Queering Paganism

The Absolute Dangers of Witchcraft & Inclusive Wicca by Pat Mosley
"Witchcraft has traditionally been the realm of old women, intersex people, people with disabilities, abortionists, visionaries, and the kind of folks you go to when you need the Devil on your side. Witchcraft today is a home for the Queer and marginalized. It is a place and status of Power grown from within and in resistance to a world that is often poisonous. The Witch is an archetype of the Other, the Outsider, inside us who share."

Witchy Queers: Queer Pagan Camp
“We do not need mediators. We work consensually to create rituals. We do not need hierarchies. We welcome spirits and work with them. We do not command them. We share knowledge of different traditions; we create new ways of working. Stirring the cauldron of gender, we are not limited by gender-based magical working. We believe we can all work with spiritual power; that we all can be our own healers, celebrants and guides.”

The Sacred Fool by Yvonne Aburrow
Humour skewers the powerful and the pompous, pricking their bubble of self-importance. That’s why authoritarians don’t like humour and seek to control it, to turn it as a weapon against the powerless. But the joyous wildness always breaks through the cracks, like ivy and creepers bringing down stone and concrete.

Spirit Matters IV: Ten Queer Spiritual Roles, by Tom Moon, 2005
"In his book, Coming Out Spiritually, Christian [de la Huerta] shares some of what he has learned about queer spirituality. He believes that queer people have unique spiritual gifts to offer the world, and he describes these gifts as ten spiritual roles or archetypes which we have traditionally fulfilled."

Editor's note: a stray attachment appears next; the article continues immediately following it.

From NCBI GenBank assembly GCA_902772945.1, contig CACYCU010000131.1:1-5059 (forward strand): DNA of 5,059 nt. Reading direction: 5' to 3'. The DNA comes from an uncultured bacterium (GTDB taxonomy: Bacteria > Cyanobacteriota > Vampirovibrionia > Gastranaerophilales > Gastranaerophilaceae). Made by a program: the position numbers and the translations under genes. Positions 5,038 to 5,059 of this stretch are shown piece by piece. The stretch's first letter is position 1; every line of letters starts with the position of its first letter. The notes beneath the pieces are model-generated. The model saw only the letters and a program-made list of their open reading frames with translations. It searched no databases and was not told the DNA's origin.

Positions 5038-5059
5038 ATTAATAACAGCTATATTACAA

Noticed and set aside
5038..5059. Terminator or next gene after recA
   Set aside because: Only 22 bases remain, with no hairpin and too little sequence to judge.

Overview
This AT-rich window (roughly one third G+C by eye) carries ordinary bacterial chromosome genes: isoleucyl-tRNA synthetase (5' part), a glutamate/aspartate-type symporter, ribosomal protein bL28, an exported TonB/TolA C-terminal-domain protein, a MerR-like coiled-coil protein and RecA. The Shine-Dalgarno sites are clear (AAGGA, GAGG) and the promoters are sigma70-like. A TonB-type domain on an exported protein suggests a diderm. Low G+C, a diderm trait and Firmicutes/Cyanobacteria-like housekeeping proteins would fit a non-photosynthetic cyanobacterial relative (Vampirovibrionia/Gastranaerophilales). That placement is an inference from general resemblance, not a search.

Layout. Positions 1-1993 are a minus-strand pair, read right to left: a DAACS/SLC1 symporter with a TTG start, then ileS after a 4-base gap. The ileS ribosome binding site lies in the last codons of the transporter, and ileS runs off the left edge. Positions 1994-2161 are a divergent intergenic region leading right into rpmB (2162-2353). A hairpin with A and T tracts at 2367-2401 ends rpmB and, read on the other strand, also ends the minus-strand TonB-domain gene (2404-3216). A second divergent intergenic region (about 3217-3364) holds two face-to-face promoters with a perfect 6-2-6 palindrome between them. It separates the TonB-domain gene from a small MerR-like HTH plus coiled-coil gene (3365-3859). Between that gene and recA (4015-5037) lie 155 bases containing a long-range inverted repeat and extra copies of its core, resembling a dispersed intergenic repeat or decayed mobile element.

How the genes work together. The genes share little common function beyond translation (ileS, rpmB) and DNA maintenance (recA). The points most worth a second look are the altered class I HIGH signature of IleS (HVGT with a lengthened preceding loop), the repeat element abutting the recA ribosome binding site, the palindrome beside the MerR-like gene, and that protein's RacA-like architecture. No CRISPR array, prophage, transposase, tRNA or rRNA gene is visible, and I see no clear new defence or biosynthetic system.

We Are Rising, by Yvonne Aburrow, 2016
The Queer Ones are rising. We are rising out of the woods, out of the ocean, out of the cracks between the concrete. Genderqueer, transgender, glorious peacock-shimmering, rising out of the darkness, the healing and sacred darkness, into the many-hued light of day. Queer deities, genderqueer deities, transgender goddesses and gods. Inari the fox god/dess; Vertumnus the changeable and ever-changing; tricksters and healers, poets and seers and shamans.

Paganism and Asexuality by Celestine Nox
"Asexuals do not need to release the baggage of our upbringing. We do not need medication. We are not broken, we are not frigid, and we are not denying an essential part of ourselves. We’re perfectly happy the way we are–or could be, if the society around us didn’t keep trying to convince us there’s something wrong with us. What we do need is acceptance and inclusion, just like every other part of the LGBT+ community."
 
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